A LETTER setting out the Welsh Government's reasons for a proposed Environmental Impact Assessment (EIA) into the Barry Docks 'incinerator' suggests their investigation could be much more far-reaching than first thought.

Welsh Government environment secretary Hannah Blythyn announced last week that she was 'minded' to direct an assessment be carried out on the facility, but would not divulge the reasons given to the developer publicly.

A copy of the letter, addressed from the department for energy, planning and rural affairs to the plant's developers, Biomass UK No. 2 Ltd, was published on the Vale of Glamorgan Council website earlier today (February 23).

While it was initially thought that the scope of the EIA, if one is carried out, would be limited to Biomass UK's ongoing planning application for fire prevention water tanks and revisions to the car park, the reasons set out in the letter appear to suggest that the plant may have to be assessed in its entirety.

The letter sets out that the development would fall under category 10 of EIA regulations, which state that such an assessment should be carried out for: "waste disposal installations for the incineration or chemical treatment ... of non‑hazardous waste with a capacity exceeding 100 tonnes per day."

Biomass intend to remove ash residue off-site, which the letter confirms is considered by the Welsh Government as a form of waste disposal. They have also determined that the planned process for producing energy would constitute incineration, and have confirmed that on average, the plant is likely to process around 197 tonnes of waste on a daily basis.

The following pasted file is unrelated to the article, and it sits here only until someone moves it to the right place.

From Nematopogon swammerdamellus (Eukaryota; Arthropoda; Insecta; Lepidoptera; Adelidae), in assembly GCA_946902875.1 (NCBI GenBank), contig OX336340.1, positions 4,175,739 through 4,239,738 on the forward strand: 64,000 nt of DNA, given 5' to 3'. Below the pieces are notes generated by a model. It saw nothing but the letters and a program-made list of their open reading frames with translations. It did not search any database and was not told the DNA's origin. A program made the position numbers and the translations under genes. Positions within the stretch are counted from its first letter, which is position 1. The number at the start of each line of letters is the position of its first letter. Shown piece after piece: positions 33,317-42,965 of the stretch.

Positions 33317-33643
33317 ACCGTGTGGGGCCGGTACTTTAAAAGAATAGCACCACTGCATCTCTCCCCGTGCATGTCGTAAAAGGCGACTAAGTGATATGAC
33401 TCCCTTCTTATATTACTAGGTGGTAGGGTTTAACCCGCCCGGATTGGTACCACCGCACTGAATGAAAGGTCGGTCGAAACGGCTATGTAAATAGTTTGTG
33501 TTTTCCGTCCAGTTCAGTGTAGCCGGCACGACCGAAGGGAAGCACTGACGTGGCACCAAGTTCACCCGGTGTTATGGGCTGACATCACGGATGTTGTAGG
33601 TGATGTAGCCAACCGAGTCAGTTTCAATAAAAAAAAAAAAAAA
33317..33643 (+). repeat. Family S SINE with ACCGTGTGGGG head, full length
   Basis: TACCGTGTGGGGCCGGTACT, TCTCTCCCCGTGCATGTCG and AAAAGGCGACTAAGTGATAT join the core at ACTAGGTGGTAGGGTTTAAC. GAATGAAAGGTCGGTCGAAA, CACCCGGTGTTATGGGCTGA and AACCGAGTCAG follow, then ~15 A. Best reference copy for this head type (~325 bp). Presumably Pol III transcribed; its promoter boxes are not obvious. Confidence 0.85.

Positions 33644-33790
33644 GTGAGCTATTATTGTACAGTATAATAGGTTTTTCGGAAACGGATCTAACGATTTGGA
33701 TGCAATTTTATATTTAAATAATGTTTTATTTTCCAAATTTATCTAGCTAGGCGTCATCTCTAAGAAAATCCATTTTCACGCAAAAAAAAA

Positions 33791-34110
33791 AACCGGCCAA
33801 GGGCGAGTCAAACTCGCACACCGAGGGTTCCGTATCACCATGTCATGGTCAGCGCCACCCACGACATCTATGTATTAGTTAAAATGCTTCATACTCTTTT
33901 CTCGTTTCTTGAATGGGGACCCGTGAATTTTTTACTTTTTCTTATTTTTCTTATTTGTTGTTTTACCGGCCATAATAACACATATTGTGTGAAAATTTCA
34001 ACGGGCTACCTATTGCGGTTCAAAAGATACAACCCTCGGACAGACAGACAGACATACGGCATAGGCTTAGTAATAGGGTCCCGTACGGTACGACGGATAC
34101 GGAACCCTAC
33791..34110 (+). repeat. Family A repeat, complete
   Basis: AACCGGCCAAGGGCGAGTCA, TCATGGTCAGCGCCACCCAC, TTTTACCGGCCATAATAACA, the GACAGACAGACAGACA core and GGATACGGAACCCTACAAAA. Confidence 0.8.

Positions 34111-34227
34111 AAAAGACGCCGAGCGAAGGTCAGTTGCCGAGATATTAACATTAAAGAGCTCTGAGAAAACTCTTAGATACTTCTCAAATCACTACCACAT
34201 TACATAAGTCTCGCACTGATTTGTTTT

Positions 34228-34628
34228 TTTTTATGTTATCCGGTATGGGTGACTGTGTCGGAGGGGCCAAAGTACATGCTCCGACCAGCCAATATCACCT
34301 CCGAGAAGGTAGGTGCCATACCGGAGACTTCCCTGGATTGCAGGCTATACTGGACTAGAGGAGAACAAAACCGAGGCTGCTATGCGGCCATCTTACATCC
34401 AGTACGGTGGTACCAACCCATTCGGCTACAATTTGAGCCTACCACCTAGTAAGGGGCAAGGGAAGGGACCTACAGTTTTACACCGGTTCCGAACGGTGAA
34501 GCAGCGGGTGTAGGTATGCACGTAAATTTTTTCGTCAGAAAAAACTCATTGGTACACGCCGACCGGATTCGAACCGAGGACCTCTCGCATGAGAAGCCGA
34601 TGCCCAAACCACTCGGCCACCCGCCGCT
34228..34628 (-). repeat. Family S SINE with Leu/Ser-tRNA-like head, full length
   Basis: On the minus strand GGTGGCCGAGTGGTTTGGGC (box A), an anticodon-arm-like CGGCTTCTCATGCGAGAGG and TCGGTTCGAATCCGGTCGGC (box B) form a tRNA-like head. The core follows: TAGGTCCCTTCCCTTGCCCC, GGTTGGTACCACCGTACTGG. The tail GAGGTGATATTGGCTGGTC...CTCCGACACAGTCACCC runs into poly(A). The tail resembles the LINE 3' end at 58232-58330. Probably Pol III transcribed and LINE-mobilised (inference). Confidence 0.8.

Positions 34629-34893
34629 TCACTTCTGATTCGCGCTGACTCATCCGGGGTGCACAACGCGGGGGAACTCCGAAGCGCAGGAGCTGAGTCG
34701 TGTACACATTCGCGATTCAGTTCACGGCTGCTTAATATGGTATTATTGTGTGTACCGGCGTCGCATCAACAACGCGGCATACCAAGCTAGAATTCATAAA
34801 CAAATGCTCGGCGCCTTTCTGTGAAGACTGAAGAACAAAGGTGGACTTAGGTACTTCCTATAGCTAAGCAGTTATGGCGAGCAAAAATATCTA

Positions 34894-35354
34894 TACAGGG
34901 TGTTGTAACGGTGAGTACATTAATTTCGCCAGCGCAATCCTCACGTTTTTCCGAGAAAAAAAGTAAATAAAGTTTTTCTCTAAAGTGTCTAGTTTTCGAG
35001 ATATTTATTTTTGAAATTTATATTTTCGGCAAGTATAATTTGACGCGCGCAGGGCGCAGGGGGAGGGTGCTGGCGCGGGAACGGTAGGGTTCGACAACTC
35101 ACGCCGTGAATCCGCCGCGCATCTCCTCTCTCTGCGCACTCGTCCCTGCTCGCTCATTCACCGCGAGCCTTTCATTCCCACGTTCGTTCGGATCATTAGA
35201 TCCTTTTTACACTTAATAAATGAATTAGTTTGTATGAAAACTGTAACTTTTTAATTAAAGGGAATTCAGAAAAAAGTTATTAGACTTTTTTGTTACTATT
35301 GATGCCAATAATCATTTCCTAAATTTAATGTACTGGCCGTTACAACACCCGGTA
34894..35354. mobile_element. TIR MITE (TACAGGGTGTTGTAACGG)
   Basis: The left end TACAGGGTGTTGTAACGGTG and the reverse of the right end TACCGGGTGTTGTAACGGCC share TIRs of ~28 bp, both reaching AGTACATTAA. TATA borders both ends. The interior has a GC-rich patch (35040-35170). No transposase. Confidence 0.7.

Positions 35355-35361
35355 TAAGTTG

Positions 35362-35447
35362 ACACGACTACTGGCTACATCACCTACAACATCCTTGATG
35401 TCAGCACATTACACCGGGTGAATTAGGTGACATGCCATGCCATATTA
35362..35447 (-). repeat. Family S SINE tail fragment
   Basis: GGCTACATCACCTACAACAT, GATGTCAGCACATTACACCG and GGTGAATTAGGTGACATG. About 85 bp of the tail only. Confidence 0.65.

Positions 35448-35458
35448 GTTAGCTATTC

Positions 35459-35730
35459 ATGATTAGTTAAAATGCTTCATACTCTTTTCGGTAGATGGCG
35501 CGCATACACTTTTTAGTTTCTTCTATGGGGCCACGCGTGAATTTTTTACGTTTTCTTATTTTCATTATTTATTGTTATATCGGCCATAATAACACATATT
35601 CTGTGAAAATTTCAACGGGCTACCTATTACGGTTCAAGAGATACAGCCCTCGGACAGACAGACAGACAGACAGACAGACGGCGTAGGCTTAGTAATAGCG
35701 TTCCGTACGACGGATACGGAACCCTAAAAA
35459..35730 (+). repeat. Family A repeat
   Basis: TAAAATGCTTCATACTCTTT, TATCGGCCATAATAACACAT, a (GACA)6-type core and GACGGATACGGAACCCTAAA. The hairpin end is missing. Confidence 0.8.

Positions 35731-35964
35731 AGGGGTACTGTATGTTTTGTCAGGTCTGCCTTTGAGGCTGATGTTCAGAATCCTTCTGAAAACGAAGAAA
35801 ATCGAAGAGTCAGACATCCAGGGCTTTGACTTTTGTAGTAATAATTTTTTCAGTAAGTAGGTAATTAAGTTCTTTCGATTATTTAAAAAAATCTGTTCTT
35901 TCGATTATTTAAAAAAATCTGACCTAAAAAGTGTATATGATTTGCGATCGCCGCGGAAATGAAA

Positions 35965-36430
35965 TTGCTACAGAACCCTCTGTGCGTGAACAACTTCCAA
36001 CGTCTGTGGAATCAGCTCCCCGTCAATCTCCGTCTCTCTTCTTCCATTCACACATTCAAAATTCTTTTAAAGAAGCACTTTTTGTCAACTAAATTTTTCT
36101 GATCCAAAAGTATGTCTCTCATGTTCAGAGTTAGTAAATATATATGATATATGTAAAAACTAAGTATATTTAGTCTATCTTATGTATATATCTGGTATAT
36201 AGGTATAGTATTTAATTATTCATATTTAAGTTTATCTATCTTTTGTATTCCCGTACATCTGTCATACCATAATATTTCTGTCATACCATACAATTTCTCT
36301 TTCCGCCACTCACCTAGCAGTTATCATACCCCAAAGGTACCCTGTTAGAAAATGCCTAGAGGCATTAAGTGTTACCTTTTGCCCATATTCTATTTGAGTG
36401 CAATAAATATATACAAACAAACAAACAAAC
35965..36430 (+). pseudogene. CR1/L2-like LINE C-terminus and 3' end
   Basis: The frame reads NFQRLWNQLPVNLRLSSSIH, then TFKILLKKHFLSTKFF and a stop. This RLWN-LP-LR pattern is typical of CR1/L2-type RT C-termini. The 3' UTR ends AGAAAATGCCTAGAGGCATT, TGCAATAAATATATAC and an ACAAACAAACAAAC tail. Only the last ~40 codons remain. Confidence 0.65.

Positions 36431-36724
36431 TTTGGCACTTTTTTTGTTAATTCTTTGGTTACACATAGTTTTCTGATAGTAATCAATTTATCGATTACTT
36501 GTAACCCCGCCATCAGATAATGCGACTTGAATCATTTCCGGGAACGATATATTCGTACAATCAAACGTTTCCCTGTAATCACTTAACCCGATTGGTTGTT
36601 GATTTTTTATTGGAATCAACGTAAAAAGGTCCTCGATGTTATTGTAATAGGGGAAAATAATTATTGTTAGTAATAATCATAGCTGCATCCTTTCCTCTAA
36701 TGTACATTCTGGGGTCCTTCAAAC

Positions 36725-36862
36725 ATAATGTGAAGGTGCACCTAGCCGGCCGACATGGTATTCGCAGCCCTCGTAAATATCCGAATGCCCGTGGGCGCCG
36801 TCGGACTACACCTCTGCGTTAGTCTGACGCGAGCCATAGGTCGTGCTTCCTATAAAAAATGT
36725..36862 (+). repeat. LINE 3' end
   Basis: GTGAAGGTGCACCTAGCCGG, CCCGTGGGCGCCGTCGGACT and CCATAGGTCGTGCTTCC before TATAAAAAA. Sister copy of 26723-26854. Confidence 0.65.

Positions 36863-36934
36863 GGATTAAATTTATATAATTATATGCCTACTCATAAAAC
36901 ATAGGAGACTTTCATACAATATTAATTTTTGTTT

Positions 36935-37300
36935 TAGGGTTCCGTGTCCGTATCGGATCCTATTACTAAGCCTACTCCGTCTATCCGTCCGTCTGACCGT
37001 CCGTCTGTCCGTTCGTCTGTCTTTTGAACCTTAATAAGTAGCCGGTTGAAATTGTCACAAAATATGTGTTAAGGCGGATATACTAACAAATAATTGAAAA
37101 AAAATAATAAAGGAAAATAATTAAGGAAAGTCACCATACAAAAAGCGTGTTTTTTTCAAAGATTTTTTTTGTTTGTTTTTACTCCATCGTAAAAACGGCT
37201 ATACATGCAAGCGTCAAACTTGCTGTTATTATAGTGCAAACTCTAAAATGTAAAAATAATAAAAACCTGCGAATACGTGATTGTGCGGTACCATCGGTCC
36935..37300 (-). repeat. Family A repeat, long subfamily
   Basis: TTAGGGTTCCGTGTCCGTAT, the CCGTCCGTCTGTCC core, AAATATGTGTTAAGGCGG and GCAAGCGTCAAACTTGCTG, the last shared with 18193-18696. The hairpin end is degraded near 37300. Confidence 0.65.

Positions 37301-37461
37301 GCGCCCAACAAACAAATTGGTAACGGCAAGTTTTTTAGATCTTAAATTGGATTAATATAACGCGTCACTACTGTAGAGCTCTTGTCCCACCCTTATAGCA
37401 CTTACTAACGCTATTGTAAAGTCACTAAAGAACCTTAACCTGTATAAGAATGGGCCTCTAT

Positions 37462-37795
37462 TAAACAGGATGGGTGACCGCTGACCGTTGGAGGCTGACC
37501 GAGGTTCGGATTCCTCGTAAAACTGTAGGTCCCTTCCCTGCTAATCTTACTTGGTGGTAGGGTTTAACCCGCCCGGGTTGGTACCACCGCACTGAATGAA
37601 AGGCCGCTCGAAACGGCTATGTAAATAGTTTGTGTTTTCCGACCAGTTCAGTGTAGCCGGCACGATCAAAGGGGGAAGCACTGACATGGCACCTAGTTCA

The letter concludes: "In summary, the characteristics of the development include waste recovery involving a physio-chemical process with subsequent incineration of the resulting compound. The capacity of the operation exceeds 100 tonnes a day. I am minded to conclude it is EIA development."

A Welsh Government spokesman appeared to confirm that the whole plant would be taken into consideration, saying: "The scope of any Environmental Impact Assessment will be a matter for the developer and Vale of Glamorgan Council.

"In accordance with the requirements of the Town and Country Planning (Environmental Impact Assessment) (Wales) Regulations 2017 it will include a description of the likely significant effects of the proposed development on the environment."

A spokesman for the Docks Incinerator Action Group (DIAG) said they welcomed the Welsh Government's intervention.

"DIAG welcomes the intervention by Lesley Griffiths AM and Hannah Blythyn AM and commends their analysis of the legal position with this development.

"As DIAG has highlighted important deficiencies in the documentation relied upon by the applicant, it is clear that any response will have to address the legal requirements only. These have been set out by the ministers and DIAG is firmly of the view that the applicant cannot gainsay what is in the letter.

"This will be a test for the applicant to see if their profits trump our health."

Biomass UK have until March 7 to issue a response to the points set out by the Welsh Government.